February 20th, Tuesday
Eager to see more progress with the maternal health initiatives, we visited three additional clinics, each given the Exemplary rating. Dedicated and creative leadership continued to be the key for success. At each of these clinics, we encountered stories of progress and community empowerment. The message from all three was clear: because of access to clean water, their reputation within the community had soared, drawing more clients in to access services.

Bargo Health Clinic

Bargo is in a very rural area of Sidama. Since rain was imminent, a quick tour was offered by the Director. Getting caught on the high-country roads is not desirable with rainfall. The maternity room was filled with three young women waiting to give birth. A traditional hut had been constructed to house women who had to eliminate long travel distances, had possible pregnancy complications or were of a very young age.

This is Not a Typo

Among the clinics visited, one left a lasting impression: Baatooshlweelo UuyinaaI Horo.  This is not a typo, but the Ahmaric spelling. With a commitment to high standards for both team and community, the Director has positioned the clinic as an innovator. Its sprawling garden not only provides food but also serves as an educational platform for local families, especially children, on nutrition. Recognizing the scarcity of meat and the importance of protein to a growing body, the clinic actively educates mothers on the importance of readily available protein sources of eggs and milk for children’s health.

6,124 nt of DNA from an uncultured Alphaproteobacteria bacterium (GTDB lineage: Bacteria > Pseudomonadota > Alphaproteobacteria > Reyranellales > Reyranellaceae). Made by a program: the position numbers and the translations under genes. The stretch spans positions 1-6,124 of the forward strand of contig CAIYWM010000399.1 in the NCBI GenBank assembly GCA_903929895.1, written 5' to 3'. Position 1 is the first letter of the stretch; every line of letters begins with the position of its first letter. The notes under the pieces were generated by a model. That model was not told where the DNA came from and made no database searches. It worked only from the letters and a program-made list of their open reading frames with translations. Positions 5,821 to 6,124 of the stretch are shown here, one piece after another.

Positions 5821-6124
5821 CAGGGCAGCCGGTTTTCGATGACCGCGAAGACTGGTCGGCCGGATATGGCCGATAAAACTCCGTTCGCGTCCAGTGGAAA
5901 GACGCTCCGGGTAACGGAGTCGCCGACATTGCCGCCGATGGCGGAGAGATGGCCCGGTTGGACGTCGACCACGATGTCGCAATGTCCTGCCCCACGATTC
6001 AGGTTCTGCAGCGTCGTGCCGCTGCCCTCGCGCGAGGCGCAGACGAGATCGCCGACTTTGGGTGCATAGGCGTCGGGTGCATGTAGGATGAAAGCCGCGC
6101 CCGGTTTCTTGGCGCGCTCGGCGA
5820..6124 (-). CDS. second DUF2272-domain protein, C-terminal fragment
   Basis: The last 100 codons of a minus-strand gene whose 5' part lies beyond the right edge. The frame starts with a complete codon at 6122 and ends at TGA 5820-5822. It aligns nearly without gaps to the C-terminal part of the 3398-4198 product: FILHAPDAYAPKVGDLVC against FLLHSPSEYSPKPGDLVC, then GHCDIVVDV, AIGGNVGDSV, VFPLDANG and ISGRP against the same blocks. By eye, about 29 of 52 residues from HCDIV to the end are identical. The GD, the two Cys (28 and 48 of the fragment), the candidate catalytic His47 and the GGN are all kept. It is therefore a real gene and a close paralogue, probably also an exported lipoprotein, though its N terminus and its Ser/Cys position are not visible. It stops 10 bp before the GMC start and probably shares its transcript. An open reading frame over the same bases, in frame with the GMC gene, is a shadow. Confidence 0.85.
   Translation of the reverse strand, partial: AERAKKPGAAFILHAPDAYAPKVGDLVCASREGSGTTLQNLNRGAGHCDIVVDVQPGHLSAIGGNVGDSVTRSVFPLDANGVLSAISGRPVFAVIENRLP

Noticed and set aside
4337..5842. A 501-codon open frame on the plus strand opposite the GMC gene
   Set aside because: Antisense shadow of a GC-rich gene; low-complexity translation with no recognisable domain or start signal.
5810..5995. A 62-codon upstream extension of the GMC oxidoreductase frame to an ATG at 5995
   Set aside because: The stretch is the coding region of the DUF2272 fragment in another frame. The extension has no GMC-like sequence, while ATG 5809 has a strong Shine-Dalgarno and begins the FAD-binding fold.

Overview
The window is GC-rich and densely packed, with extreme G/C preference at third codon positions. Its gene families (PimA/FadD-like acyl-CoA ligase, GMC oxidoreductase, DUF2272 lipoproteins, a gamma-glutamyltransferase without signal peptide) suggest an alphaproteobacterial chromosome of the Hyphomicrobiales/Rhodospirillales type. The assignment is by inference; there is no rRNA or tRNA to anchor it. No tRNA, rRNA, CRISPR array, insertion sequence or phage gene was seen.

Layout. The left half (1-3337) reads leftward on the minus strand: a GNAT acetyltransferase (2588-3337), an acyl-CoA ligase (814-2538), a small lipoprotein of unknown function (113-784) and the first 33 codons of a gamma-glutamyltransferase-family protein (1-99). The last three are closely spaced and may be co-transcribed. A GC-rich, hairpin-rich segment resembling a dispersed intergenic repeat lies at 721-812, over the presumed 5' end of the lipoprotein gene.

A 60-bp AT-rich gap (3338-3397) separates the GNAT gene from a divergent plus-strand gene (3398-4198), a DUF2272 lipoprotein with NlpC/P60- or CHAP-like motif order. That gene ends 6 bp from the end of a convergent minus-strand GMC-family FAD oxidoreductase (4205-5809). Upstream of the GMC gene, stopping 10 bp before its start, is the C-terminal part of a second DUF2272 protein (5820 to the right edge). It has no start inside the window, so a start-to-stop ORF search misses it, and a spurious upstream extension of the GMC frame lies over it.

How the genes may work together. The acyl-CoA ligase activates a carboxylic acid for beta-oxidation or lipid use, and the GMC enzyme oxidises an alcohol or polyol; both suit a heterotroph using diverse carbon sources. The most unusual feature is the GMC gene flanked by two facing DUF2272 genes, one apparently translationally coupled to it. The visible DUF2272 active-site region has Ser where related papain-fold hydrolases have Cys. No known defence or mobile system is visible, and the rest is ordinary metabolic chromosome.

Despite its modest size, this clinic caters to a population twice the norm at 70,000.  With just 51 staff members, the clinic’s is stretched.

The Director hosted us to a coffee ceremony with popcorn and baked bread.  We shared this with the staff and enjoyed some time getting to know each other better.

Hawela Lida Health Center

Guiding us through the shaded compound of Hawela Lida Health Center was their lead physician.  A young man, he spoke excellent English and plans to pursue a surgical orthopedic residency.  The Director who spoke no English was rather quiet.  With a staff of 89 people, it is amazing that they have a physician’s expertise at their disposal.

What truly resonated throughout all our visits was the deep dedication of these directors and their teams. They stand as real heroes, navigating the complexities of public health with resilience and compassion, tirelessly championing the cause of improved health outcomes for their communities.

As I think back on these clinics, one truth remains constant: the pursuit of maternal health is a collective endeavor— the leadership, staff and community all have to be engaged and committed.
The passion and dedication these directors and their staff exhibit is inspirational. The outreach these clinics do, from nutrition education to follow up visits after home births, are really making a difference n the lives of the women, children and families in Sidama.